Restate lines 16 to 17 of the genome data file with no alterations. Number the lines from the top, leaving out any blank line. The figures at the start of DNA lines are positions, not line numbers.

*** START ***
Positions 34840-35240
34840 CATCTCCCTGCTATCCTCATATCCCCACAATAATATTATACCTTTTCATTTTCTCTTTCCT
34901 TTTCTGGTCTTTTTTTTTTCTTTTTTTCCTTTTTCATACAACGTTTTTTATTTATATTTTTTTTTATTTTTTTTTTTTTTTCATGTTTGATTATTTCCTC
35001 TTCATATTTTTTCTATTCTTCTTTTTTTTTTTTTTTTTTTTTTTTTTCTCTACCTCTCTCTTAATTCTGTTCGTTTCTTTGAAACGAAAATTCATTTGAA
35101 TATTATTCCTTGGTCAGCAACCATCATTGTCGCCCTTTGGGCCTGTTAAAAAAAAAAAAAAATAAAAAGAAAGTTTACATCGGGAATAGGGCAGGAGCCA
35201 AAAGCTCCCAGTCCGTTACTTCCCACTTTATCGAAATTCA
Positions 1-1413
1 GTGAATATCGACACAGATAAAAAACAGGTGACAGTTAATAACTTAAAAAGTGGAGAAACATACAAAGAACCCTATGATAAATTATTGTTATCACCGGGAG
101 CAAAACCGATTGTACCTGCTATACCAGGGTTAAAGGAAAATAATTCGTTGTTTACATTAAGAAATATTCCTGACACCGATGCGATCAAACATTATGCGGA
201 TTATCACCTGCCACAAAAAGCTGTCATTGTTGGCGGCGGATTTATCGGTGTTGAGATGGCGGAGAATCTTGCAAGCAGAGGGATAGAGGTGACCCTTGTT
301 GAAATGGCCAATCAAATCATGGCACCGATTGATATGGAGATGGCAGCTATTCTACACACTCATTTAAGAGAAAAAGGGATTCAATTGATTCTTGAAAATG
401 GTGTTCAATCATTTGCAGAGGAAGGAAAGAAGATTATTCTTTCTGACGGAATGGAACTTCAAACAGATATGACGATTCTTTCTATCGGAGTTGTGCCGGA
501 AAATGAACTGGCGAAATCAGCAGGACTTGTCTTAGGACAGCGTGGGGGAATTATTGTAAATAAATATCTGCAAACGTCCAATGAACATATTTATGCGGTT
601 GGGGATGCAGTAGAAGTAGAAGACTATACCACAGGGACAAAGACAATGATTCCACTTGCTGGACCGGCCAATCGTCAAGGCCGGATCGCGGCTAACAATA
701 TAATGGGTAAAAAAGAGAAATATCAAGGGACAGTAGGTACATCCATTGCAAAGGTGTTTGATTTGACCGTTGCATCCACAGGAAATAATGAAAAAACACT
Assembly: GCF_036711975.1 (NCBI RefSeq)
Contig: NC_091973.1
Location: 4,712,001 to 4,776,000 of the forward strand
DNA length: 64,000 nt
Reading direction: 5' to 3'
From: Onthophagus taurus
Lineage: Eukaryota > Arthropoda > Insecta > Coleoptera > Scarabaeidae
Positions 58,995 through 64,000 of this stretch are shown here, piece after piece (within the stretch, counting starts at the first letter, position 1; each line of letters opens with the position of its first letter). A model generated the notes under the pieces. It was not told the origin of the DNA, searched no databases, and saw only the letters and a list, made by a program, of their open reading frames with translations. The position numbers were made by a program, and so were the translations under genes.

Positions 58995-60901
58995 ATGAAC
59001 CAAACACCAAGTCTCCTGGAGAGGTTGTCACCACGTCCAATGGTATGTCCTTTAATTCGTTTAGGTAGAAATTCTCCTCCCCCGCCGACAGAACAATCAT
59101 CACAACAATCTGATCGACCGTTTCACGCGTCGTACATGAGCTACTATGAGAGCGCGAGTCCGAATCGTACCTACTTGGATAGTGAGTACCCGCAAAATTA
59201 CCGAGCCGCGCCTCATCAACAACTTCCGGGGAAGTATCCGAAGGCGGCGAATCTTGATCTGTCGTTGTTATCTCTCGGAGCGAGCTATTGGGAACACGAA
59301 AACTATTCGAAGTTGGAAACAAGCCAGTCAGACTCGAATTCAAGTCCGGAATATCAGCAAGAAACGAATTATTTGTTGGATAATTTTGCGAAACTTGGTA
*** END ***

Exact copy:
Assembly: GCF_036711975.1 (NCBI RefSeq)
Contig: NC_091973.1